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Understanding the Global Carbon Cycle October 9, 2009

Filed under: Generally,U.A.E. — visnar @ 09:53

Carbon cycles between Earth, atmosphere and oceans, affecting our climate

What Goes Around Comes Around


We live in time when preserving environment is getting important. If we are not going to see after environment there will be nothing for our children and generations to come. One of the biggest problems of humankind is insufficient care for nature. This can be seen through disappearing of tropical forest which represents Earths lungs where 40% of atmosphere oxygen through photosynthesis is produced.

People especially those from third world countries are not conscious enough or they do not care about what is happening with our forests. Kids and youngsters are those who are most sensitive to problems and to solve them and that is why so important to bring them to the problems so they will realize them. They should recognize the problematic of modern world and society that appears through excessive wood cutting and exploitation of natural resources as also extinction of various animal and plant species.

Children are our greatest hope and that is why our tomorrow should be built through them.


Carbon is the fourth most abundant element in the universe and the building block of life on Earth.

Carbon moves throughout the Earth — between the atmosphere, the oceans, sedimentary rock, soil and plants and animals — in what scientists call the carbon cycle.

To predict the behavior of Earth’s climate system in the future, we must be able to understand the functioning of the carbon system and predict the evolution of atmospheric carbon dioxide.

In its pure form carbon exists as diamond or graphite, the lead in pencils. Bound to oxygen, hydrogen and other carbon atoms, carbon forms essential compounds: sugars and fats that provide energy for plants and animals; petroleum, coal and natural gas that power human activity; and carbon dioxide and methane, atmospheric gases that trap heat from the sun and warm the Earth.

Plants, algae and some bacteria take up carbon dioxide from the atmosphere or oceans and convert it into sugars (carbon bound to other carbon, hydrogen and oxygen atoms), a process called photosynthesis. Animals eat sugar, a source of energy, and exhale carbon dioxide (carbon bound to two oxygen atoms) — respiration.

Animals and plants die and are buried in the earth, but their carbon compounds remain intact, a source of energy for microbes that feast on their remains and produce carbon dioxide and methane (carbon bound to four hydrogen atoms), some of which remains in the soil, some of which is released into the atmosphere.

Sometimes, plant and animal remains are buried in the earth or sink to the ocean floor and are protected from microbes. Over hundreds of millions of years animal remains are compressed deeper and deeper into the earth. Tissue and bone are destroyed but the carbon still remains, having formed compounds called hydrocarbons, long chains of carbon atoms bound to each other and to hydrogen atoms. Hydrocarbons are the main component of coal and petroleum — fossil fuels.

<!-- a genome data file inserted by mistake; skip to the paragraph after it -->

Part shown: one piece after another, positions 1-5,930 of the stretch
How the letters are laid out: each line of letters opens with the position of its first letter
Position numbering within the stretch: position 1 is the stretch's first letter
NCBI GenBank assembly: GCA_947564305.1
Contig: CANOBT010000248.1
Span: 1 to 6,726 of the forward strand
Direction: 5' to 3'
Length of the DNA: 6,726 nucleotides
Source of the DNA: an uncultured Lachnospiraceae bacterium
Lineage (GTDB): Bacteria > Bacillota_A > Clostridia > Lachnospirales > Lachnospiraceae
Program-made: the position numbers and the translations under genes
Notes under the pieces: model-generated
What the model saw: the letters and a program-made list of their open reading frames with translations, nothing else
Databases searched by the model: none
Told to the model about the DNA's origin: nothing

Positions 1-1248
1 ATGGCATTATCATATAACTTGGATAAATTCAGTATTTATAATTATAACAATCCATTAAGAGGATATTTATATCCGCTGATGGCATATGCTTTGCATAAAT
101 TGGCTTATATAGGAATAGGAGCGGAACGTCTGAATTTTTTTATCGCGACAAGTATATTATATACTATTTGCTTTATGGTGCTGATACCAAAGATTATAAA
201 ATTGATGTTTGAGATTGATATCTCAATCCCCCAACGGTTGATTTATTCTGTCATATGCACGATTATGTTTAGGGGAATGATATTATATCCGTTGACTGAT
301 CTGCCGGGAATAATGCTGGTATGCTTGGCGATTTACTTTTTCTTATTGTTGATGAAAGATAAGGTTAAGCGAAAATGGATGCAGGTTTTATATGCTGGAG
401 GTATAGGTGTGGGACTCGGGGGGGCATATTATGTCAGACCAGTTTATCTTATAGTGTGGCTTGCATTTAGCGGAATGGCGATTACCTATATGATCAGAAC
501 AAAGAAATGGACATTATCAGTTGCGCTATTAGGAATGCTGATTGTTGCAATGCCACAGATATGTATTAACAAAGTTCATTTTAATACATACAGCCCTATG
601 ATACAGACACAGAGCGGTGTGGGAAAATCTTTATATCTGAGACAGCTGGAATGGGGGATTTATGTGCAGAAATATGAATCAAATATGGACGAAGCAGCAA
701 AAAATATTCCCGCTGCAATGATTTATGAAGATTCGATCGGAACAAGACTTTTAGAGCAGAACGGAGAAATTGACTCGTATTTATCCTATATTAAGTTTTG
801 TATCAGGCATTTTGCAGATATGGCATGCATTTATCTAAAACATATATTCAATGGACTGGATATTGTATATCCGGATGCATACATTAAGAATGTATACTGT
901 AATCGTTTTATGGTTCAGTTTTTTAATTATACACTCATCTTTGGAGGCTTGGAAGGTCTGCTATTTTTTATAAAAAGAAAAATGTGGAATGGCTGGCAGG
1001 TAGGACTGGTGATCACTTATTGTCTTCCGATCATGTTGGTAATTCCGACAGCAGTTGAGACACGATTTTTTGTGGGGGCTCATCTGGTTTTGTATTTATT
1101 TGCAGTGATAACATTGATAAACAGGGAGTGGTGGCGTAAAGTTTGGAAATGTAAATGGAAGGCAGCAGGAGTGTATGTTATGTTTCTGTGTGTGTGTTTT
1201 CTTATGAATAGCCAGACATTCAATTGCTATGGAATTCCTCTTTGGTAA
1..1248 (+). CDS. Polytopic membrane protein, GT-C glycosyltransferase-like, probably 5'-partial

Humans use fossil fuels to produce heat and electricity, and in doing so the hydrocarbons in fossil fuels are converted into carbon dioxide and released into the atmosphere. Atmospheric carbon dissolves into the oceans or is taken up by plants and the cycle continues.

Rock in the Earth’s crust is composed of carbon, formed over millions of years when carbon binds to minerals. Carbon dioxide dissolved in the ocean forms bicarbonate, which combines with calcium to form limestone.

Weathering and erosion wash carbon compounds from rock in the Earth’s crust into the ocean. Carbon is also pulled beneath Earth’s crust — a process called subduction — and volcanoes, hot springs and geysers spew carbon dioxide and methane back into the atmosphere.

The geological components of the carbon cycle — weathering, erosion, subduction, the formation of fossil fuels — occur over millions of years. The biological components of the carbon cycle — photosynthesis, respiration, decomposition by microbes — occur over days to thousands of years.

On average, the amount of carbon that moves through biological components each year is 1,000 times greater than the amount of carbon that moves through geological components each year.

The problem now is that the carbon cycle is lopsided. It took hundreds of millions of years to sequester carbon deep in the earth and under the ocean floor, and humans have released much of that carbon into the atmosphere during the last century.


Humans are also destroying forests, releasing more carbon dioxide into the atmosphere and reducing the number of plants that absorb it from the atmosphere.

The atmosphere is overflowing with carbon, largely carbon dioxide. Some is absorbed by the oceans, some is absorbed by plants and soil, though how this happens is not well understood.



2 Responses to “Understanding the Global Carbon Cycle”

  1. willy nelson Says:

    you chode

  2. adrian Says:

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